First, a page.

Un Divan à Tunis – being human

Un Divan à Tunis is a great movie that combines fun with food for thought. Selma moves from Paris to Tunis where she was born because Paris has many psychologists and Tunis has none. She wants to be meaningful in her job and Tunisians need her. But… issues occur from unexpected angles…

Tunisia won my heart after I went there to give diversity trainings in several companies. The Dutch are called ‘direct’ in their communication style but hey, nothing beats the Tunisians in their directness. Un Divan à Tunis is certainly no exception to that: on the level of society, there is secretive behaviour but not in the interpersonal contacts. Relations develop in an unexpected way, as well as the plot. This movie is a joy to watch, you won’t be bored!

Selma is a psychoanalist who decides to start a practice in Tunis. In Paris, people can find psychological help at every corner of the street but in Tunis, it is new. Family members think she is crazy to want this, and they think her customers might be crazy too – so they do not want her to have the divan at the rooftop of their house but Selma insists and becomes successful at a short notice. However, life is not that easy for her.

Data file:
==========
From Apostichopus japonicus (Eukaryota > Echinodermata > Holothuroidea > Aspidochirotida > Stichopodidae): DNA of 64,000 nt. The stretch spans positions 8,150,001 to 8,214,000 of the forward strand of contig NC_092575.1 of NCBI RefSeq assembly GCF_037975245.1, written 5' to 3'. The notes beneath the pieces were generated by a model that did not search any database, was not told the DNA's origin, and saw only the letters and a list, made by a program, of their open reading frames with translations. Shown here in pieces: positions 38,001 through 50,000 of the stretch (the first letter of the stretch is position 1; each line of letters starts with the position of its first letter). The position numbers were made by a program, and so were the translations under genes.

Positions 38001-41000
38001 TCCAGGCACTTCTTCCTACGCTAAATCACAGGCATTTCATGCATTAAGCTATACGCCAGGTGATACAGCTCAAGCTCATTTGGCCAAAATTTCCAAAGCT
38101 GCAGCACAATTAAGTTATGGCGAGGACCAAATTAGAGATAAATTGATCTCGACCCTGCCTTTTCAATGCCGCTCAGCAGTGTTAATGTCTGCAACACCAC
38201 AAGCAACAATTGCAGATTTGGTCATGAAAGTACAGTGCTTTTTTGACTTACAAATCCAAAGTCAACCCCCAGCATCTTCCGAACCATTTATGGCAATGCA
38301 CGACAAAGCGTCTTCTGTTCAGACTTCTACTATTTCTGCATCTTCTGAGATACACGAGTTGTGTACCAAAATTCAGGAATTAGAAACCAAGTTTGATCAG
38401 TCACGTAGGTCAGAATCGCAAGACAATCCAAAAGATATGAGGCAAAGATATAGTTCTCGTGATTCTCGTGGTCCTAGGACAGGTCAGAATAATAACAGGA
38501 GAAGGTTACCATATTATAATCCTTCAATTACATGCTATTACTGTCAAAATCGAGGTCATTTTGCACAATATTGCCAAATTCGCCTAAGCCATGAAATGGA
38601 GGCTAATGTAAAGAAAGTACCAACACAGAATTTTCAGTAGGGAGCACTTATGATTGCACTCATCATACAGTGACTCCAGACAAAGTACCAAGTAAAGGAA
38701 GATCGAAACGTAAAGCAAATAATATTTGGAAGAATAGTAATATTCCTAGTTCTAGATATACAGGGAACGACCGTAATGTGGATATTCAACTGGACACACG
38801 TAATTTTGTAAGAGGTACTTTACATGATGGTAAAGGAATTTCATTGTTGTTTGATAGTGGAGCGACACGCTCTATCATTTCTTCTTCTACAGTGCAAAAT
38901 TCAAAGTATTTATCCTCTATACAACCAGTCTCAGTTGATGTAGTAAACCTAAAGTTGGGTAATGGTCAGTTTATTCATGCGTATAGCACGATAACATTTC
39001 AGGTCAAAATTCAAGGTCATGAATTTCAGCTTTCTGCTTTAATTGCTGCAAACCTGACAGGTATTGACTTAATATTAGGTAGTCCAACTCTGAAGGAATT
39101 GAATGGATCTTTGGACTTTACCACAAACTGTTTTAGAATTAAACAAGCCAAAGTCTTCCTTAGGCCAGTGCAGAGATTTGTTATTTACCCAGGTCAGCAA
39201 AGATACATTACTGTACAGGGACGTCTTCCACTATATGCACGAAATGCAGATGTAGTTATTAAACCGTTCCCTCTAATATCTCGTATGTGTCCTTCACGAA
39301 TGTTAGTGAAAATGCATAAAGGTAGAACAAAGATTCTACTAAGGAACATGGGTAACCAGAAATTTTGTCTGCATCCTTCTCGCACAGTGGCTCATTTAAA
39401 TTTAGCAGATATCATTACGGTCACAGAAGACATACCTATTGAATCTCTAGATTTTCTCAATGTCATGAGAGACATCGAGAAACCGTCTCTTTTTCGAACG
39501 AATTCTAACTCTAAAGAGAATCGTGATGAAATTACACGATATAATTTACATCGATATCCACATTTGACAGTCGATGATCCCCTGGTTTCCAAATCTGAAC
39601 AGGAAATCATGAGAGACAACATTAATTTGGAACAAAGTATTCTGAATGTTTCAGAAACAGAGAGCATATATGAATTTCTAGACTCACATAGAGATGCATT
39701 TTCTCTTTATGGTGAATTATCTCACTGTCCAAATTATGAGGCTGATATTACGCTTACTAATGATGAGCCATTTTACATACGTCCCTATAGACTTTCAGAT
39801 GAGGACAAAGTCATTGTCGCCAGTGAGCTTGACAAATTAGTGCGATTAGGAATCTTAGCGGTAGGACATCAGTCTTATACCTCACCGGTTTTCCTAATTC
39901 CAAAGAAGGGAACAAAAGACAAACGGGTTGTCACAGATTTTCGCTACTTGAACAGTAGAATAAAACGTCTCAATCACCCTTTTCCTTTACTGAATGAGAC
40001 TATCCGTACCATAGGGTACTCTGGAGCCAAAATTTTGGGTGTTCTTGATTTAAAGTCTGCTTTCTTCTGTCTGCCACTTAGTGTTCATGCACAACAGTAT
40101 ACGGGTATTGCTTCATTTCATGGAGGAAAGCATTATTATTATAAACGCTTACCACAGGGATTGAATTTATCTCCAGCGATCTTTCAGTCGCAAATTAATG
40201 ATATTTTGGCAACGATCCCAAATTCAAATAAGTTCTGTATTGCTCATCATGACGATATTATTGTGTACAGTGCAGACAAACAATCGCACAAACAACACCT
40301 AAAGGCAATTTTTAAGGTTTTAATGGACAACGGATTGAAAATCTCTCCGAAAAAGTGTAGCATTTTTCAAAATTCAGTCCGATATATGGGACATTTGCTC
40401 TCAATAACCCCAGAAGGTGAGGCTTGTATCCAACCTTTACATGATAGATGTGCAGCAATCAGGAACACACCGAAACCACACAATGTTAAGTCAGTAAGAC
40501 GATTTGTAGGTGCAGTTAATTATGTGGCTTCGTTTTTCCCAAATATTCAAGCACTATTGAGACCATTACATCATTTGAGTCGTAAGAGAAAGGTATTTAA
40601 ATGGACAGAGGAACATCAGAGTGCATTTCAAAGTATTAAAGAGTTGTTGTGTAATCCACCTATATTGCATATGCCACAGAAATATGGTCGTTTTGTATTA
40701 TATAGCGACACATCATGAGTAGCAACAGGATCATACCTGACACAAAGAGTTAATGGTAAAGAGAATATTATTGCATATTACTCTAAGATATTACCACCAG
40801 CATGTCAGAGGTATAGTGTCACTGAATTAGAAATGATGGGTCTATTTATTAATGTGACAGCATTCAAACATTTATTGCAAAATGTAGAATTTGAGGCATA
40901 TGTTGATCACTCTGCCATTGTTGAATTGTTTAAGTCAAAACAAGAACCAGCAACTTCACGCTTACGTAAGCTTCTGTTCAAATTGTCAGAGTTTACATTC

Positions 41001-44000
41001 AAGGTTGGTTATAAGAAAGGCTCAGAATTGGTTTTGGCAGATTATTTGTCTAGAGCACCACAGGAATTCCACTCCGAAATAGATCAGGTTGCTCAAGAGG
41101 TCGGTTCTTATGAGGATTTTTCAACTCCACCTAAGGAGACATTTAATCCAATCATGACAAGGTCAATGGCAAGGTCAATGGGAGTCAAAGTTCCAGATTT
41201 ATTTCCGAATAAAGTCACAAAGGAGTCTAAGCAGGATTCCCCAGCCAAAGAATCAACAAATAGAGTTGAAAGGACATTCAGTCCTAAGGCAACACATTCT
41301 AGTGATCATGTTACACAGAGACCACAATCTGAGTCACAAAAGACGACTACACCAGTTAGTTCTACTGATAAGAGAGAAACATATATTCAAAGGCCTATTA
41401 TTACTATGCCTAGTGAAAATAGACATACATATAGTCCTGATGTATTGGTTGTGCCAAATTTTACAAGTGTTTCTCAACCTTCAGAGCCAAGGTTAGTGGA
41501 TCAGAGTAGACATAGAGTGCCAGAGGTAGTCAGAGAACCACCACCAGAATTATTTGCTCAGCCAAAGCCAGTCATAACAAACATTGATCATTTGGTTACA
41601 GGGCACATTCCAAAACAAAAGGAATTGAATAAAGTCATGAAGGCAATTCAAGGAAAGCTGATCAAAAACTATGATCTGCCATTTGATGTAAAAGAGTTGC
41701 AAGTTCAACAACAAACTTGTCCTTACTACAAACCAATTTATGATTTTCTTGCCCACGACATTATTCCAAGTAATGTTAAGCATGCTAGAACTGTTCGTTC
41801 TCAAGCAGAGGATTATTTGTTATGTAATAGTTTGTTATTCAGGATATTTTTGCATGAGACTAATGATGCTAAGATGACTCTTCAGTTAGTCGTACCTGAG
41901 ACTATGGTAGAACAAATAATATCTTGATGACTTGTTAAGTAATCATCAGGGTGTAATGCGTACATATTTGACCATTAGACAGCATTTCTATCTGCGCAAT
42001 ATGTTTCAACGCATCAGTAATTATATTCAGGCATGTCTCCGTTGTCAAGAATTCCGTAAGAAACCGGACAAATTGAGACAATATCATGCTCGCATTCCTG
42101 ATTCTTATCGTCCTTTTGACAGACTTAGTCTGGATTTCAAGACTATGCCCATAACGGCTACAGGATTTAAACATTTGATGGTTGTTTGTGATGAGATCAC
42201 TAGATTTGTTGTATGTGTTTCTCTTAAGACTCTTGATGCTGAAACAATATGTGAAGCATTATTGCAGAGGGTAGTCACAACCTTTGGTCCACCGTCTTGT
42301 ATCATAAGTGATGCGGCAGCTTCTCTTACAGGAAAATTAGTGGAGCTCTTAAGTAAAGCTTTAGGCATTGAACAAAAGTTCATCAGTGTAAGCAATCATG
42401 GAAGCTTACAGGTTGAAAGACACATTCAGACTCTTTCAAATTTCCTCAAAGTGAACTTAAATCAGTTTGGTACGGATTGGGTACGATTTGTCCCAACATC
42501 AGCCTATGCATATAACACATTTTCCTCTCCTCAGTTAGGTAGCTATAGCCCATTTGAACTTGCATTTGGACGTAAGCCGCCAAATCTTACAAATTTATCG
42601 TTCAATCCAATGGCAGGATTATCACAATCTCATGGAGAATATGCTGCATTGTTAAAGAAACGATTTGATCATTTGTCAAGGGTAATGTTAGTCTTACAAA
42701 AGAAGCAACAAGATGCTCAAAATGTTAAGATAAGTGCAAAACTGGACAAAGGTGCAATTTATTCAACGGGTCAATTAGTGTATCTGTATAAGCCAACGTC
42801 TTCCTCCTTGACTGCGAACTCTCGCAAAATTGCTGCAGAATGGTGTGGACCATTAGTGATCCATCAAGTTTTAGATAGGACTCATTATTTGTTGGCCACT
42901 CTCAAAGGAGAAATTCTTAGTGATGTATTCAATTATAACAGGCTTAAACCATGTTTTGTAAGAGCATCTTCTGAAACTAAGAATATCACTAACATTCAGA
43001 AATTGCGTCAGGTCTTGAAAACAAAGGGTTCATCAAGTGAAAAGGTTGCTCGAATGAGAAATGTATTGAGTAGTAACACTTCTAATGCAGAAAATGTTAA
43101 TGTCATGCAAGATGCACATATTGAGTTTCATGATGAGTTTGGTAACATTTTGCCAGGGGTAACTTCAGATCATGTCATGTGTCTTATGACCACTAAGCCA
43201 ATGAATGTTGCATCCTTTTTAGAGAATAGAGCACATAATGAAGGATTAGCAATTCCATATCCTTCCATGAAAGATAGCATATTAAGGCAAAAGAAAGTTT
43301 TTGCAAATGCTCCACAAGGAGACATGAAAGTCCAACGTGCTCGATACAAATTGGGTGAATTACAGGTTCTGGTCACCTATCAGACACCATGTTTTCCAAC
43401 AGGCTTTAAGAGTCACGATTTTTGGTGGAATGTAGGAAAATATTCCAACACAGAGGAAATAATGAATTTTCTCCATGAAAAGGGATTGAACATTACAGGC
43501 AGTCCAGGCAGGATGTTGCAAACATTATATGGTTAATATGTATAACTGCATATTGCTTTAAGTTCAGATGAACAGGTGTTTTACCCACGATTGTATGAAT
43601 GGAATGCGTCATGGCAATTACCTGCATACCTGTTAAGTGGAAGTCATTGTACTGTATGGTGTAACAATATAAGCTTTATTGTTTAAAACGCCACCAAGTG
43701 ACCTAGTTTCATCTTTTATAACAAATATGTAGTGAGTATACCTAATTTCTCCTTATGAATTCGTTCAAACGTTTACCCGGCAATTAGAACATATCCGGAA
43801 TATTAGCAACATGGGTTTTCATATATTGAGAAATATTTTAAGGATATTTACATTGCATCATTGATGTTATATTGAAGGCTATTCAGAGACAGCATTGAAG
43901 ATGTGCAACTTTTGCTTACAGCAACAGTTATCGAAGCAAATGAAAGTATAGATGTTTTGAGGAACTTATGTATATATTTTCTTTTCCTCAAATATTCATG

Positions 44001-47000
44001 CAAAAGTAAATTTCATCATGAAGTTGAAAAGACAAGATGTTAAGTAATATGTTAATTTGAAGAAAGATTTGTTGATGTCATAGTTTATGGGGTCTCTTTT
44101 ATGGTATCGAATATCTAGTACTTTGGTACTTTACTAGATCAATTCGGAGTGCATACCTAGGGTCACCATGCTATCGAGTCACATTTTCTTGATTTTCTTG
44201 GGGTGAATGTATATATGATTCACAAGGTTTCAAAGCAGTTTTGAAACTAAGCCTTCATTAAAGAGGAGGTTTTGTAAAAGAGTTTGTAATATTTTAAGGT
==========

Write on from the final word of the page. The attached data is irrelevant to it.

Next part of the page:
Un Divan à Tunis shows step by step the complexity of Tunisian society. How the Jews are a common ennemy, even though some know nothing about Jews at all. How homosexuality and transgenderism are oppressed at the level of society – and might be accepted at individual level. How a man and a woman cannot be in the same room because it is against morals. Nevertheless Un Divan à Tunis shows several moments where this rule is broken, not because of sexuality but, very interesting, because they help each other, because they want to interact, listen, communicate, show empathy. Being human in this movie is stronger than all the societal rules.

This strong wish to be human, whatever societal problems occur, is what I remember from my visits to Tunisia. It can also be found is this great documentary Danny in Arabistan – Tunisia (in Dutch). I highly recommend Un Divan à Tunis, because it is a funny movie that gives good food for thought while you laugh.